Last week I posted about various kinds of dice systems and got some very interesting feedback. Several people remarked about PbtA moves and how they might fit in. In case someone is not familiar with these, this is an example from a Star Trek hack I wrote:
When you open fire or throw punches, roll +Aggressive. On a 10+, choose 2, on 7-9 choose 1.
- You hold them at bay.
- You don’t suffer heavy retaliation.
- You take something from them or disable one of their systems.
- You allow an ally to move into an advantageous position.
If you are in an advantageous position or if your specialty is in security, you may also choose:
- Take them out.
A move always starts with a trigger, that tells you when to execute it. On a success, it might offer some choices like this, have a direct effect or ask another player to detail something. Effects on a miss are usually not detailed. If they are not the GM is free to make things go wrong. PbtA games usually have some guidelines called “GM Moves” or – for better differentiation – “Reactions”.
So what’s the point? Isn’t that just some formalized way to write down a rule? We’ll come back to that in a moment. The thing about PbtA games is that unless there is move for that situation, you do not roll. Typical PbtA games come with up a dozen moves and that list is final (except for house rules). In terms of the last article’s methodology, PbtA looks like this:
- When to roll: When a move comes up.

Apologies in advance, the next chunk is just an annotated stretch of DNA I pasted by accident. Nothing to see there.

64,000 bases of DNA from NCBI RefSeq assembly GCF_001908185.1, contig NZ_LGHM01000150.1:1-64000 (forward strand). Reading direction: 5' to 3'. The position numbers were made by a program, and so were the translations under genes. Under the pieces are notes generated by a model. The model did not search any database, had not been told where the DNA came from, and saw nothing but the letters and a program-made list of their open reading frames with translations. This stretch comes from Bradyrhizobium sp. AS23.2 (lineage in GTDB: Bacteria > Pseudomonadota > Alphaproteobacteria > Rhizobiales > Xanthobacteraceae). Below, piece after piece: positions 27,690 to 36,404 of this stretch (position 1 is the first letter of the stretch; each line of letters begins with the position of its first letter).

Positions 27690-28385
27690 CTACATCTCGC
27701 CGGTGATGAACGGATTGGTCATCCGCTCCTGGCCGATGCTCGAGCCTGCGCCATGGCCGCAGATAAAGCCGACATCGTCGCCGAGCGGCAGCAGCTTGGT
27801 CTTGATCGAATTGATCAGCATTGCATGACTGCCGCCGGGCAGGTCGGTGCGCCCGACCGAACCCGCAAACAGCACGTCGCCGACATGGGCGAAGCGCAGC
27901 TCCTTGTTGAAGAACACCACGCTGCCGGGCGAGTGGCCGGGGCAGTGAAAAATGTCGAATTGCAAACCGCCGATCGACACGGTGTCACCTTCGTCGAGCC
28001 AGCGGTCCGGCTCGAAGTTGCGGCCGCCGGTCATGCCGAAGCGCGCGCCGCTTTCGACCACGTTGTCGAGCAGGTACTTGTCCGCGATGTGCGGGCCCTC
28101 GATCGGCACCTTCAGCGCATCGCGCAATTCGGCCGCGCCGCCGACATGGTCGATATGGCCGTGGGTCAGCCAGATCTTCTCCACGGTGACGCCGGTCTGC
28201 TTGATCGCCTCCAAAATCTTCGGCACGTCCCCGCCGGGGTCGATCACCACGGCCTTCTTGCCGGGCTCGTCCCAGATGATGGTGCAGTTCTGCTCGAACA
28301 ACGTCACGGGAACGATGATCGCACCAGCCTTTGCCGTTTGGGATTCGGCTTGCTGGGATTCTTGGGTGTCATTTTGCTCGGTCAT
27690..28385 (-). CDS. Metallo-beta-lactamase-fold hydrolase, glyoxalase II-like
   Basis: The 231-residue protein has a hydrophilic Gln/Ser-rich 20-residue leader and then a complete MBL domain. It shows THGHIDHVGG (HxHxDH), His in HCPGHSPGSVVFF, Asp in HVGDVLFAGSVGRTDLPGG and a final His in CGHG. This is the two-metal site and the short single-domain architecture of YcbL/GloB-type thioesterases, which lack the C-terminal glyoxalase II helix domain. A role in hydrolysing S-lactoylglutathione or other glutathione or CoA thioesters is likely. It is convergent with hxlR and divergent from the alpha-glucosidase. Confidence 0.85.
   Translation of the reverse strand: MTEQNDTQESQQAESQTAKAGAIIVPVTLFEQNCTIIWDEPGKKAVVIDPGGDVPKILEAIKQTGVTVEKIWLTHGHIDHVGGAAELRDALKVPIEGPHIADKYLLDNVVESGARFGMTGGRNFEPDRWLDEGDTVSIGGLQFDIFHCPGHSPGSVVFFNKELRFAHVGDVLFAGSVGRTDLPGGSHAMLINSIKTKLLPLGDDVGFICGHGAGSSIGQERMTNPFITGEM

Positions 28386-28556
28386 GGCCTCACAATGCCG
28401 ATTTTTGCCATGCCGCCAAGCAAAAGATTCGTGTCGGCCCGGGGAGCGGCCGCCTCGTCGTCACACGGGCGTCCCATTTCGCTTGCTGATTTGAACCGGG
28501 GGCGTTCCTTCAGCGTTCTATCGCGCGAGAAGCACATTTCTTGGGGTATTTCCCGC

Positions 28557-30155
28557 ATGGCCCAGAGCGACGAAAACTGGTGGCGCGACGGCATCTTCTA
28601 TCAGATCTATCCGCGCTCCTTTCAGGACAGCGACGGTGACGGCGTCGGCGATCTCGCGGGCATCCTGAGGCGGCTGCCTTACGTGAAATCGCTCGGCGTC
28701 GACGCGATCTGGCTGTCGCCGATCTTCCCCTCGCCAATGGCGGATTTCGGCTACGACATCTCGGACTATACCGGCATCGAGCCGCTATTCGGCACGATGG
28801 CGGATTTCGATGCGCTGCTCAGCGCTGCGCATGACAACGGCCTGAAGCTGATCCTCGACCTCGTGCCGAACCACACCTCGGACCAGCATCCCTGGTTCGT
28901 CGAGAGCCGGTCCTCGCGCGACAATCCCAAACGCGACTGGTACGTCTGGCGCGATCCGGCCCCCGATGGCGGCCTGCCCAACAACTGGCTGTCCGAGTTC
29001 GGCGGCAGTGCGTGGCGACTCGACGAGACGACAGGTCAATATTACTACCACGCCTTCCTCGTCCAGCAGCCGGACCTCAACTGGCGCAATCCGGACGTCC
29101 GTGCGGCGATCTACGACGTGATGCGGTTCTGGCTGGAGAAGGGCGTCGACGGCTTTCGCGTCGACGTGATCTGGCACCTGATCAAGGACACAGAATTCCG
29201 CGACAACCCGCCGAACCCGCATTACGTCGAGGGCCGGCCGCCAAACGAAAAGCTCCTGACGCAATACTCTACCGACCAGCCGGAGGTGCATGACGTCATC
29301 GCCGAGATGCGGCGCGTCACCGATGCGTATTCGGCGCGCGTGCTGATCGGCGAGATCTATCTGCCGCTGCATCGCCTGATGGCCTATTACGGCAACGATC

- What to roll: What the move tells you to. Sometimes nothing.
- What happens then: What the moves says. Usually some direct effect, some choice or asking some player to detail an element of the fiction.
- When to roll again: When the next move triggers (can be immediate result from this move).
This is indeed different from any pattern we have seen in the last article. Let’s call them Move Sytems. The chronologically first one I found is not Apocalypse World, but My Life With Master. Note that by this strict definition Defy Danger from Dungeonworld is not a Move.
As I said before, what moves do isn’t all that special. Let’s write some other rules in a move-y way:
- When the adventurers camp in the wild, roll 2d6 on the following table to find a wandering monster.
- When you create a character, follow these seven steps… (each involving some choices or dice rolling or detailing).
- When combat starts, roll initiative and… switch your whole playstyle over to what I called Move And Target in the last article.
I call rules like this procedures. They have some conditions when they become active and then a step by step description on how to resolve them. Procedures can be used to add almost any subsystem to a game. As long as you have a clear entry point, almost anything goes.
At this point we have come full circle. The patterns described in the last article appear to be procedures, too. Albeit usually with a rather fuzzy trigger (Provisions excluded). It therefore seems that you can get away with a fuzzy condition on your encompassing system. We can then look at games like PbtA like this: They forego such an encompassing system and subsystem everything.
P.S.: Some people unhappy with my depiction of Please Roll systems in the last article. Criticisms included…
- Players could ask for rolls.
- Games can include detailed rules for certain actions, making GM calls less central in these cases.
So, like other games Please Roll systems can include other kinds of systems as procedures. But they are in fact more open for this than other setups because of the GM’s central role. The GM in these games mediates between the written rules and the playing group. And if the GM regularly calls for the same rolls under the same conditions, well, they could as well have been officially parts of the rules. Players will come to expect them and may in fact ask for them.